Seoul visa waiver extended
The nation and South Korea have agreed to extend the maximum number of days allowed under a bilateral visa waiver programs from 30 days to 90 days, Ministry of Foreign Affairs spokesperson Steve Shia (夏季昌) said yesterday. The extension of the visa validity period will take effect on July 1, Shia said, adding that the move would further promote interpersonal exchanges and contribute substantiality to the development of bilateral relations. Taipei and Seoul reached the visa waiver agreement in 2003 and direct air links resumed in 2005 after a 14-year break since 1992, when South Korea switched diplomatic recognition to China.
Ex-security adviser visiting
Former US National Security adviser James Jones arrived in Taiwan yesterday to discuss bilateral issues with high-ranking officials, the Ministry of Foreign Affairs said in a press statement. Jones, chairman-designate of the Atlantic Council’s Brent Scowcroft Center of International Security, is leading a delegation on a two-day visit, it said. He is expected to meet President Ma Ying-jeou (馬英九), Minister of Foreign Affairs Timothy Yang (楊進添), Minister of National Defense Kao Hua-chu (高華柱) and Minister of Economic Affairs Shih Yen-shiang (施顏祥). The visit is expected to provide Jones with a better understanding of Taiwan-US relations and boost his support of bilateral ties, the statement said. The military veteran served as US President Barack Obama’s national security adviser from 2009 to 2010.
Coach sentenced over death
The district court of Hsinchu County on Wednesday sentenced a cheerleader coach to six months in jail for professional negligence resulting in the death of a cheerleader, but granted him a three-year suspended sentence because he expressed deep remorse over the incident. According to the ruling, Chiang Ching-hsiang (江慶祥), who coached a team of cheerleaders at China University of Technology, was negligent in allowing amateur cheerleaders to practice throwing routines that were banned at the school and without appropriate safety precautions. Due to his actions, Chiang was held liable for the death of a female cheerleader, surnamed Feng (馮), who died in November last year during an outdoor training practice.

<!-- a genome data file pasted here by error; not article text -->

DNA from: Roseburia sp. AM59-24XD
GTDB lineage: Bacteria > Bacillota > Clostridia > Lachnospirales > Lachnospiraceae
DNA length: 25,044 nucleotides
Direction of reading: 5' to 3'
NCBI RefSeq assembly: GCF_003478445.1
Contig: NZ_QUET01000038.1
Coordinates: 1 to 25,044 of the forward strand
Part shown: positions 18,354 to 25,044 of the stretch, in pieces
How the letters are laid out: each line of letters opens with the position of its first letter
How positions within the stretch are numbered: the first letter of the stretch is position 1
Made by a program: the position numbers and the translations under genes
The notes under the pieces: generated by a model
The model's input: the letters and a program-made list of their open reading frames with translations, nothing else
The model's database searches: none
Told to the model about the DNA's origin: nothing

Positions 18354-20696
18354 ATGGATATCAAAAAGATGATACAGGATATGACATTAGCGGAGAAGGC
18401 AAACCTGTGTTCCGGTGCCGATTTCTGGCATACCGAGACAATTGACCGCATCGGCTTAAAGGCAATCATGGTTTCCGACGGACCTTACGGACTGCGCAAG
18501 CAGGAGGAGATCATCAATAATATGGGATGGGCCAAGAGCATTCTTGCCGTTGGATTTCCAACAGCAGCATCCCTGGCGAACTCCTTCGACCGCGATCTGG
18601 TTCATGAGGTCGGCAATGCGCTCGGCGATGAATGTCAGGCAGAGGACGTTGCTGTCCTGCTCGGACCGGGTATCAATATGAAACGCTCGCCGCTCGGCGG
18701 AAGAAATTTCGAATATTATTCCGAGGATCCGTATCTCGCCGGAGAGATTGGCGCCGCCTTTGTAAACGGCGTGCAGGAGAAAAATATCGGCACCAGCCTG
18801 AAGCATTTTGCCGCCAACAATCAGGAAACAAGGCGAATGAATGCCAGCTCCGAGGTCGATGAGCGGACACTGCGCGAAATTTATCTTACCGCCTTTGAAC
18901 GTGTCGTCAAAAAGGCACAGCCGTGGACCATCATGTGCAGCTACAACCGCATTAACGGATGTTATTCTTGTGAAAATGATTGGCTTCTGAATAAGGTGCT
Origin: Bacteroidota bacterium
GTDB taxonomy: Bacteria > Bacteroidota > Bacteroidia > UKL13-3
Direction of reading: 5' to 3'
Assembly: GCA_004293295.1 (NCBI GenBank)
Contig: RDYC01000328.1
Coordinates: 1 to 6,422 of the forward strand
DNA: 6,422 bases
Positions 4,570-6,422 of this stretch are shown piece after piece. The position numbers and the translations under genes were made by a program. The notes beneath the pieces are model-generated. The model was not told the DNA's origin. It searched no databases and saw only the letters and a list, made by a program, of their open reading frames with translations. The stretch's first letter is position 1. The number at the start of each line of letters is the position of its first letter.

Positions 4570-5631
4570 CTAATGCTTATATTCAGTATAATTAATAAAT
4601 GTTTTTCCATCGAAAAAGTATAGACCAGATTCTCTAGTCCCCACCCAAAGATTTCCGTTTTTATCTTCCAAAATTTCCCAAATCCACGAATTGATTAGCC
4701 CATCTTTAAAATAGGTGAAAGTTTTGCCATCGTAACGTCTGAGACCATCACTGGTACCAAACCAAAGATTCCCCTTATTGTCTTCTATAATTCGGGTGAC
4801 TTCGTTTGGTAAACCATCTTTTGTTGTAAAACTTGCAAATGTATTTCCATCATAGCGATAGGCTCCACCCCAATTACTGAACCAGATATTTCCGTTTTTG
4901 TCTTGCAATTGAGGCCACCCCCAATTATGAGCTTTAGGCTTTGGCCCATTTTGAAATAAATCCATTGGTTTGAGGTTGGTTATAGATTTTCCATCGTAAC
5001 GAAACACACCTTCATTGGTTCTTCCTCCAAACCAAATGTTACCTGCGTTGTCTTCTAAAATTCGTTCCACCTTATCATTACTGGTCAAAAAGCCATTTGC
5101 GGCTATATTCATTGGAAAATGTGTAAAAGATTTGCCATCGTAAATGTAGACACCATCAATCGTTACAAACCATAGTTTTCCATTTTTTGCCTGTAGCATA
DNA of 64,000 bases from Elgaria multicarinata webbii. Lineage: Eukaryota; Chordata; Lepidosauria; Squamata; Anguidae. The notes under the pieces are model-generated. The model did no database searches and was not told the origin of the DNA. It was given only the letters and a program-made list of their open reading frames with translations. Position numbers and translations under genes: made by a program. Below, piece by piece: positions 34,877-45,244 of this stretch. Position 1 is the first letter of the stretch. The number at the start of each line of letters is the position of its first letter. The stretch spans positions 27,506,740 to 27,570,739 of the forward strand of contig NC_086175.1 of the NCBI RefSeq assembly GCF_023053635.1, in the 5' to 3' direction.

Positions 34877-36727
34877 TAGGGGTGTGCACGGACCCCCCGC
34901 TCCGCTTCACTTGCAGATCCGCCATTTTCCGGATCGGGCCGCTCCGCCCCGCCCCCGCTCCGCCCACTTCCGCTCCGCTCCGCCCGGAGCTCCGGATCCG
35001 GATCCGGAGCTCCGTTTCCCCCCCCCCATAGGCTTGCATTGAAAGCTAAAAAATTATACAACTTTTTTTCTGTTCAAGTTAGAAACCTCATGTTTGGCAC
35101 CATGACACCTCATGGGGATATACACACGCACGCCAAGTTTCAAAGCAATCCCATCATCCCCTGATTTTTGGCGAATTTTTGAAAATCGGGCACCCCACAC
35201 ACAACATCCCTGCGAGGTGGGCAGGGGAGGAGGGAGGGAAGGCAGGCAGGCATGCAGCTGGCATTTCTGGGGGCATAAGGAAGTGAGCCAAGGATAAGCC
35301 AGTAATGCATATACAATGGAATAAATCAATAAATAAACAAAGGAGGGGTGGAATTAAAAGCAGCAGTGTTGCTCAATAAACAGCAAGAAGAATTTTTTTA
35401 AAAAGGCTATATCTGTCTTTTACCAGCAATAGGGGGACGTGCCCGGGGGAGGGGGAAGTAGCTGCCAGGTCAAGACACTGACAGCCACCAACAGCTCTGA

Singaporeans visit south
A delegation of Singaporean medical officials visited Greater Kaohsiung’s Chang Gung Medical Foundation yesterday as part of efforts to expand the liver disease treatment market in the city-state. Headed by K. Satkunanantham, the director of the Singaporean Ministry of Health’s medical services, the delegation visited the foundation’s liver transplant center, where Satkunanantham asked foundation superintendent Chen Chao-long (陳肇隆) how to develop Singapore’s liver disease treatment market. Taiwan’s liver disease treatment market prospered because competition resulted in improvements in medical technology, said Chen, who in 1984 became the first doctor in Asia to complete a liver transplant. Taiwan allows hospitals to apply to set up liver transplant centers, a policy that has led to the establishment of 23 such centers. Singapore only allows two public medical organizations to operate liver transplant centers, which means there is little competition in the market and less